Architectural Overview of Managed Electronic Commerce

Framework 1: Optimized eCommerce Processes
The first framework optimizes eCommerce processes, thus managing overall process execution efficiency. Figure 1 shows optimization occurring for each player (x) and transaction pair (y), or the entire roundtrip process for invocation and completion of any given transaction.

Figure 1. Representation of Performance Optimization of Players (x), Transaction Pairs (y), and Roundtrip Process Transaction

Framework 2: Managed eCommerce Process Components
The second framework manages all components and/or tasks associated with e-commerce processes, thus managing/monitoring the overall health of process execution. This health management includes state determination of the eCommunity (e.g., systems, networks, subscribers, users, components); process recovery whenever an interruption occurs; and/or alternate path selection options, all of which leverage the essential precursor philosophy of the Internet.

The economic benefits derived from ICI's managed electronic commerce solutions stem from the transition from a tried-and-true paradigm of use and interaction to a revolutionary one that transcends previous thinking. It means taking a different direction across the well-traveled internetscape to one that offers many paths for optimum transversal for e-commerce transactions.

For users, the new paradigm of managed electronic commerce means faster fulfillment and increased assurance that the transaction processes are more reliable, visible, well defined, have a known state, are understandable, trusted, and believable.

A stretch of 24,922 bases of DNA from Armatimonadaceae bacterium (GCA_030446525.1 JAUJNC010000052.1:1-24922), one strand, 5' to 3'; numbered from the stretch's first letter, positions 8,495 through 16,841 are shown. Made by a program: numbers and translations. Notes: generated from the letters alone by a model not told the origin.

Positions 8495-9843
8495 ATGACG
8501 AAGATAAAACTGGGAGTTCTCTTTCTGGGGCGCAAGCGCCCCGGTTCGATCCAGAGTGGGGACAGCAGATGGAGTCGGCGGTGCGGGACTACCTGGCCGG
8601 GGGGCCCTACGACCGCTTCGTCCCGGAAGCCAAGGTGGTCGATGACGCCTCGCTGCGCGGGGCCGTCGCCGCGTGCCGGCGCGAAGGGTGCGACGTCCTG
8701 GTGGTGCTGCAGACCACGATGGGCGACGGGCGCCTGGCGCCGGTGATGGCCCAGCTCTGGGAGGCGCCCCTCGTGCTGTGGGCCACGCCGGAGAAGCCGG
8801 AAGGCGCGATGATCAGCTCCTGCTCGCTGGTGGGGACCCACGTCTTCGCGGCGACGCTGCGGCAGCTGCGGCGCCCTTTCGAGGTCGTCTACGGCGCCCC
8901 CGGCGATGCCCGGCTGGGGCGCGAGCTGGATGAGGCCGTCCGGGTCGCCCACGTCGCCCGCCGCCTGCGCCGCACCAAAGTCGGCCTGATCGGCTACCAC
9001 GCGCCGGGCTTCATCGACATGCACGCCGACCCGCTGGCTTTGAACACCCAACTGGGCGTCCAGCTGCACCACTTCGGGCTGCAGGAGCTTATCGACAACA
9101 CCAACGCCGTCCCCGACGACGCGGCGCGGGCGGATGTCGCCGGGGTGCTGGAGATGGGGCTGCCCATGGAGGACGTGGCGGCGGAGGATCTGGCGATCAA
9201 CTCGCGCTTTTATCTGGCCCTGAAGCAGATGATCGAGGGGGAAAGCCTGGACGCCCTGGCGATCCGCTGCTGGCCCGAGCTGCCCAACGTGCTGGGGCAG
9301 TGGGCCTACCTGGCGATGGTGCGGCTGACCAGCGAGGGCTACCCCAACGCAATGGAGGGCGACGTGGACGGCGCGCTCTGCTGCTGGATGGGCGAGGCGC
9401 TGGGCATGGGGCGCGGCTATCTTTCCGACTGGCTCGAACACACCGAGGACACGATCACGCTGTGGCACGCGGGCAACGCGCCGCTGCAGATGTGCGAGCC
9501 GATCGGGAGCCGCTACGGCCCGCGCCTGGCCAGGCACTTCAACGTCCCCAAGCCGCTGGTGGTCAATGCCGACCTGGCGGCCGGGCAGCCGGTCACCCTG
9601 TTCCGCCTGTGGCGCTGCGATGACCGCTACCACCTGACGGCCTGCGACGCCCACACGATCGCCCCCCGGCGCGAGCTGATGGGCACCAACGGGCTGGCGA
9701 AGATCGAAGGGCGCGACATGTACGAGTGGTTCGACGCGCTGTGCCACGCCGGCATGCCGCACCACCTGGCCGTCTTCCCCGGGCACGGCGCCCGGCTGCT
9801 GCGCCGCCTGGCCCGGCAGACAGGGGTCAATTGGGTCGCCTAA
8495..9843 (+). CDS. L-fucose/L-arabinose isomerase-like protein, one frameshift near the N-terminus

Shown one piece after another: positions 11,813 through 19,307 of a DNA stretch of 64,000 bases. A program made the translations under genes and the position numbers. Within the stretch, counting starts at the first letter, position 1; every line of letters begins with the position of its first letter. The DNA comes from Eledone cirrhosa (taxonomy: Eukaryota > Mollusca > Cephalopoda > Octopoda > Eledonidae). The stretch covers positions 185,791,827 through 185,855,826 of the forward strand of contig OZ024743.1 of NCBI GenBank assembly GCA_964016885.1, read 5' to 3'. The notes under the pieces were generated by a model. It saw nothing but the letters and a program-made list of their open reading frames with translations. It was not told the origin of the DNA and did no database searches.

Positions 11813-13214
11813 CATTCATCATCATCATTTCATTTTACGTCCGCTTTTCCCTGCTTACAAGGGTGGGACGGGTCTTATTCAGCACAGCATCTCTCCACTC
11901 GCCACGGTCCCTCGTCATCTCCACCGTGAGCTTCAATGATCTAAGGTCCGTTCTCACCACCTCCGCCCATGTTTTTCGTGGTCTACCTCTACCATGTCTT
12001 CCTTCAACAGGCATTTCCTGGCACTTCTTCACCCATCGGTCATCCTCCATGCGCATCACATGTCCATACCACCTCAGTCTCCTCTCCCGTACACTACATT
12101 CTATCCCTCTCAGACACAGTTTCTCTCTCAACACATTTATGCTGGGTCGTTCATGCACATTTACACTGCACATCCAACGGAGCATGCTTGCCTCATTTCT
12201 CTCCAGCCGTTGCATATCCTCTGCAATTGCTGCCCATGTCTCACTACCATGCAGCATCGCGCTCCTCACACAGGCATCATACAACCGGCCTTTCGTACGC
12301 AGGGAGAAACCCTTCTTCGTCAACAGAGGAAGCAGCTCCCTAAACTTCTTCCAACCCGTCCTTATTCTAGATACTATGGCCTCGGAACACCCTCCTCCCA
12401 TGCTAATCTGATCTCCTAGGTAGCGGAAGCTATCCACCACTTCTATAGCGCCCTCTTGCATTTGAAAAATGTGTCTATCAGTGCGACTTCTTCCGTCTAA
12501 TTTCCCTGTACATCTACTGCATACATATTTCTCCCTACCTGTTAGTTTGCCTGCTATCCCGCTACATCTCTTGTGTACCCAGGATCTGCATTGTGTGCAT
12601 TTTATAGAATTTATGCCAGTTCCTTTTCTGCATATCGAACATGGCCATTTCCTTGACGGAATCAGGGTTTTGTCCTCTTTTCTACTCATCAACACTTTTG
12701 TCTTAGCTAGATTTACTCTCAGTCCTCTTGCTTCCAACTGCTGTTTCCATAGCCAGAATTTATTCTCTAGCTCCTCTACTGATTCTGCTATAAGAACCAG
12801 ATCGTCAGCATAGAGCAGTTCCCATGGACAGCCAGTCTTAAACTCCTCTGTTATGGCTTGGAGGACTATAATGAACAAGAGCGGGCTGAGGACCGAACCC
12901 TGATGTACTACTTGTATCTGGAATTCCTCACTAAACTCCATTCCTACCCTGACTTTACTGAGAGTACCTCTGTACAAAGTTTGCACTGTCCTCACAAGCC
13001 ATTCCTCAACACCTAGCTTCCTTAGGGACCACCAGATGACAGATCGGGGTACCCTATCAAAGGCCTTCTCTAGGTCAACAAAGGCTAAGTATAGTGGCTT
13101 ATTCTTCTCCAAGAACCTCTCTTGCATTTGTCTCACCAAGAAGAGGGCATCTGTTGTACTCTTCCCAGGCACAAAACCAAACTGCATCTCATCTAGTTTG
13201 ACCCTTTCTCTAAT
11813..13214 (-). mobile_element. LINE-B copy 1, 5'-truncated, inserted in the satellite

Individual service providers achieve higher volumes and guaranteed transactions when they become the optimal providers for the given transaction. Financial institutions garner greater efficiencies and higher transactional throughput.

ICI's eCommerce environment provides an unrestricted retail presence to virtual storeowners, where company size no longer matters, nor is it readily apparent. Moreover, our approach projects the same component-based, reusable software technology gains into the electronic-enabled marketplace, thereby transcending the commonly held "packetized" view currently in vogue today. Such a strategy leads to dynamically negotiated business deals, which could also be described as virtually instantaneous nodal network optimization, where the nodes represent each of the e-commerce players.

The Foundation Underlying the Architecture
The Managed Electronic Commerce architecture focuses on tying together distributed processing elements into workflows, where each workflow describes and implements both a business process and process management status for measuring and managing workflow progress, system security, system integrity, etc. The architecture encourages loose interconnections among processing elements, supports both dynamic and static creation of relationships among processing elements, and easy insertion or removal of processing elements.

As mentioned previously, the system supports management of electronic commerce in two dimensions. First, enterprise management tools monitor and manage the tools. Second, the electronic commerce processes are themselves managed, with the goal of achieving optimal execution of electronic commerce tasks.

A processing element (i.e., a "cluster") in this architecture generally implements a service such as a product catalog, credit-card authorization, a search engine, multiple catalog searches, negotiation of transaction terms between a buyer and seller, and so on. The architecture requires all clusters to provide a uniform interface, including elements that support management of the cluster and the cluster services, as well as the elements required to participate in workflows. This cluster-based architecture is an object-oriented, component-based framework for task planning and execution systems.